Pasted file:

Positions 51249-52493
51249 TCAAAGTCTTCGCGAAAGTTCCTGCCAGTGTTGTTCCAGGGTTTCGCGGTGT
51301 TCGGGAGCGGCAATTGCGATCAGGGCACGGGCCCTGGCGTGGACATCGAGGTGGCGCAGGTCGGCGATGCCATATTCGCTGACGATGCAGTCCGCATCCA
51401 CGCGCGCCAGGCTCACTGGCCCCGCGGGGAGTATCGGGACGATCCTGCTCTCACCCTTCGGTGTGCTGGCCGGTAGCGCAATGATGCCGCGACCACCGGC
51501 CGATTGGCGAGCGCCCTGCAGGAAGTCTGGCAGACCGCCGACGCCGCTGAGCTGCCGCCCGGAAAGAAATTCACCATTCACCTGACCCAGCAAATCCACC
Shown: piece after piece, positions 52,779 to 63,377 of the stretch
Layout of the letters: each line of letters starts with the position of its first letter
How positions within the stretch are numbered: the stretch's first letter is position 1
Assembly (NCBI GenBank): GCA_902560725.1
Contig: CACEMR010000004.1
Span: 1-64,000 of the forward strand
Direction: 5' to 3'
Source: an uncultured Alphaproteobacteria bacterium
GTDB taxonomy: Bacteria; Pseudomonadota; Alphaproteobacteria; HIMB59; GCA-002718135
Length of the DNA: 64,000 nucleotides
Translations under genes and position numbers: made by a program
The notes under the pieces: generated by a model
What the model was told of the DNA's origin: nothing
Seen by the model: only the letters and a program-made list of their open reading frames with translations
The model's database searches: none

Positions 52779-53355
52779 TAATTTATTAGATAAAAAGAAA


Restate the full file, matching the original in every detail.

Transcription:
Positions 51249-52493
51249 TCAAAGTCTTCGCGAAAGTTCCTGCCAGTGTTGTTCCAGGGTTTCGCGGTGT
51301 TCGGGAGCGGCAATTGCGATCAGGGCACGGGCCCTGGCGTGGACATCGAGGTGGCGCAGGTCGGCGATGCCATATTCGCTGACGATGCAGTCCGCATCCA
51401 CGCGCGCCAGGCTCACTGGCCCCGCGGGGAGTATCGGGACGATCCTGCTCTCACCCTTCGGTGTGCTGGCCGGTAGCGCAATGATGCCGCGACCACCGGC
51501 CGATTGGCGAGCGCCCTGCAGGAAGTCTGGCAGACCGCCGACGCCGCTGAGCTGCCGCCCGGAAAGAAATTCACCATTCACCTGACCCAGCAAATCCACC
Shown: piece after piece, positions 52,779 to 63,377 of the stretch
Layout of the letters: each line of letters starts with the position of its first letter
How positions within the stretch are numbered: the stretch's first letter is position 1
Assembly (NCBI GenBank): GCA_902560725.1
Contig: CACEMR010000004.1
Span: 1-64,000 of the forward strand
Direction: 5' to 3'
Source: an uncultured Alphaproteobacteria bacterium
GTDB taxonomy: Bacteria; Pseudomonadota; Alphaproteobacteria; HIMB59; GCA-002718135
Length of the DNA: 64,000 nucleotides
Translations under genes and position numbers: made by a program
The notes under the pieces: generated by a model
What the model was told of the DNA's origin: nothing
Seen by the model: only the letters and a program-made list of their open reading frames with translations
The model's database searches: none

Positions 52779-53355
52779 TAATTTATTAGATAAAAAGAAA